July in the garden.

July is generally a transition time in the garden—most early crops are finished producing by early July and ready to be pulled out, opening up space for succession crops. We usually replace early peas, greens (bok choy, mustard, lettuce), and roots (radish, beets) with fall crops like broccoli, cauliflower, kale, carrots, bush beans, and daikon radish. In late August and early September, we’ll do one last round of succession planting for late fall/early spring greens. But for now, the steady rain the past few days has imposed a moratorium on planting. So, the garden is enjoying a growth spurt, and even in the middle of busy July, there’s time for a quick blog post.

Nothing stays the same

Spreading out the Garlic to dry before cleaning, braiding and storage.

Gardening is so unpredictable these days. Even the routine milestones that used to be consistent markers of the garden season can’t be taken for granted. We have always begun harvesting our garlic scapes (the flower stalk, which is typically cut off to encourage the plant to focus on bulb development, and because they’re delicious!) towards the end of the first week of June…sometime around the 5th–8th. This year, we didn’t harvest our first garlic scapes until the summer solstice, June 21. So, I wasn’t sure when to expect the bulbs to be ready for harvest, but they were right on schedule, even a little on the early side, and we pulled all 450 bulbs on Friday evening July 13, before things started to get wet.

How do we plan and prepare for such unpredictable garden seasons? The best strategy I can think of (in addition to working to change broader environmental policy and practices) is to build resiliency. We’ve been more committed to mulching, to mitigate against temperature and moisture extremes. We’ve long been using rain barrels to capture water. And, for many years, we’ve used a strategy more common to farmers than backyard gardeners—cover cropping.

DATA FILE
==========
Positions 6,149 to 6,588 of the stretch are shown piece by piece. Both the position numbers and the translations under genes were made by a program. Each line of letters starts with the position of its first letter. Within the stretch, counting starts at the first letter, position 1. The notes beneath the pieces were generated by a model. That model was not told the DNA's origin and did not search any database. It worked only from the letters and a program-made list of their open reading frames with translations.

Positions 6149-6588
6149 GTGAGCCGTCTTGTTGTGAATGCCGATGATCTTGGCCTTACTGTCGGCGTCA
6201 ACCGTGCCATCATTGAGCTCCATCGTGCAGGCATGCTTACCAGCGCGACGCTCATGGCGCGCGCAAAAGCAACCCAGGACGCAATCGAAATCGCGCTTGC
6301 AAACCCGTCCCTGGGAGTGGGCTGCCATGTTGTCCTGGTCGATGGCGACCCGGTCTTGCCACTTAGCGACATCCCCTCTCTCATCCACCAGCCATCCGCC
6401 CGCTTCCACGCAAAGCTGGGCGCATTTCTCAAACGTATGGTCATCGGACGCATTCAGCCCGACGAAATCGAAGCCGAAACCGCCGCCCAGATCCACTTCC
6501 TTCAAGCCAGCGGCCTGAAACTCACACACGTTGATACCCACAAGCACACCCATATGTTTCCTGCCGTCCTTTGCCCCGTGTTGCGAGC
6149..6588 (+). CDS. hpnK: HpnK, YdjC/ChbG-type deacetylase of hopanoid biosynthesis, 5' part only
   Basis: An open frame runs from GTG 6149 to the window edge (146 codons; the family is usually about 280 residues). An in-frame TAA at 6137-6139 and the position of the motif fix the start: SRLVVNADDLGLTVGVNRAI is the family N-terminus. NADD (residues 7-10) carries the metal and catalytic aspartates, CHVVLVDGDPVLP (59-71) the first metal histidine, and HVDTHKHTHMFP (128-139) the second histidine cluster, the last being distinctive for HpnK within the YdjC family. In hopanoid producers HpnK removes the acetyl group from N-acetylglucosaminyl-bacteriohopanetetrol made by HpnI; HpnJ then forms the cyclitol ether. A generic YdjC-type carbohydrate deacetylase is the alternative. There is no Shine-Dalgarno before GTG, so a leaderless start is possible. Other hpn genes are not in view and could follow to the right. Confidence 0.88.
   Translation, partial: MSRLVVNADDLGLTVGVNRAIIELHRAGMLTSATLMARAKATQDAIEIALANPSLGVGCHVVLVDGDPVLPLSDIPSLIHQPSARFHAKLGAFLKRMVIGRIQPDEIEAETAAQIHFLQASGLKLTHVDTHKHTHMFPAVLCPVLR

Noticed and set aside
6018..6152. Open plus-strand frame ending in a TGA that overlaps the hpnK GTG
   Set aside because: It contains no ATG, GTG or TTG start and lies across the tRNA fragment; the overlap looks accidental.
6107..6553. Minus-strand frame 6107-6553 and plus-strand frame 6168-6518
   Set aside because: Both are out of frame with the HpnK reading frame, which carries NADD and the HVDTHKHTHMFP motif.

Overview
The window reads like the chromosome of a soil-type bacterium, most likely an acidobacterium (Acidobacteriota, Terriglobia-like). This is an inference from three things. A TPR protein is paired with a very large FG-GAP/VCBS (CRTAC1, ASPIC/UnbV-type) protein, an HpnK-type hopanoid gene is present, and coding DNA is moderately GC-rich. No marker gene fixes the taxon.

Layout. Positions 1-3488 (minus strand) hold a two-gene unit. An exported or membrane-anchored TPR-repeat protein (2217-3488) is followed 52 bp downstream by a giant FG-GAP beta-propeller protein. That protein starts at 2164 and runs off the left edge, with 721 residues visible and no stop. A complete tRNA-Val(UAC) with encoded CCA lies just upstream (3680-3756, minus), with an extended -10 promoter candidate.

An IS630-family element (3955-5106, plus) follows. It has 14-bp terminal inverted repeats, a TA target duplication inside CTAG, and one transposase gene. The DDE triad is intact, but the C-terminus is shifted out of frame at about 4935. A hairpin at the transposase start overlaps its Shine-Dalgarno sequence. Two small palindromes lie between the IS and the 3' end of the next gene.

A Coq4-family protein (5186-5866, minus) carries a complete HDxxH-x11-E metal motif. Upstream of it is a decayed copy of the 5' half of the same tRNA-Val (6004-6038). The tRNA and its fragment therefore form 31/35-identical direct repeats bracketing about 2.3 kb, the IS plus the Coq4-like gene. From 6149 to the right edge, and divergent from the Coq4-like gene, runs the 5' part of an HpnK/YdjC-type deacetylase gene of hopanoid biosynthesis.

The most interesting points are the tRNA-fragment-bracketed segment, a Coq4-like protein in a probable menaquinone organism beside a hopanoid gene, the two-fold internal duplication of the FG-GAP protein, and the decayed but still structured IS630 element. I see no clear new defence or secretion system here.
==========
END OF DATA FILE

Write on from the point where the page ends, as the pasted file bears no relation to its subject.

Cover crops are a way to let plants do the work for us—they can prevent soil erosion and nutrient loss, attract pollinators, build nitrogen, add organic matter, and help control pest and disease problems. When you have a small garden, it can be hard to figure out how to incorporate a covercrop, because it means giving up food-growing space—cover crops are planted to feed the garden, not the gardener. And since it’s not a common backyard practice, it can be intimidating to figure out what to plant when.

Follow Garlic Plantings with A Midsummer Cover
If you grow garlic, you have an easy opportunity to start incorporating cover crops, because now is the perfect time for a mid-summer cover crop. And since you’ve just loosened the soil in harvesting the garlic, the prep work is already done. All you have to do is broadcast some seed, rake it in lightly and let the crop do the rest!

2013 photo of our raised bed vegetable garden.

Our main vegetable garden consists of long raised beds, 5’x25′ with 2′ paths in between. We plant an entire bed to garlic, fitting 450 heads (9 rows of 50, about 6” apart in all directions). About 80 of the biggest, healthiest bulbs get hung to save for seed for the fall planting of next year’s crop. That leaves us about 370 heads, enough for our two house collective of 12 people to use a whole head of garlic each day! And we do love garlic…but that’s also enough to share, and we often give some away.

Having an entire bed empty is a perfect opportunity to introduce a cover crop into our rotation. We choose a crop that will put on lots of growth by fall but is tender enough to be killed by the winter cold. When spring comes, we have a bed full of mulch ready for seedlings to be transplanted or for direct seeding larger seeds. It’s perfect for tomatoes or squash, which will also benefit from the soil improvements.

What to plant and how?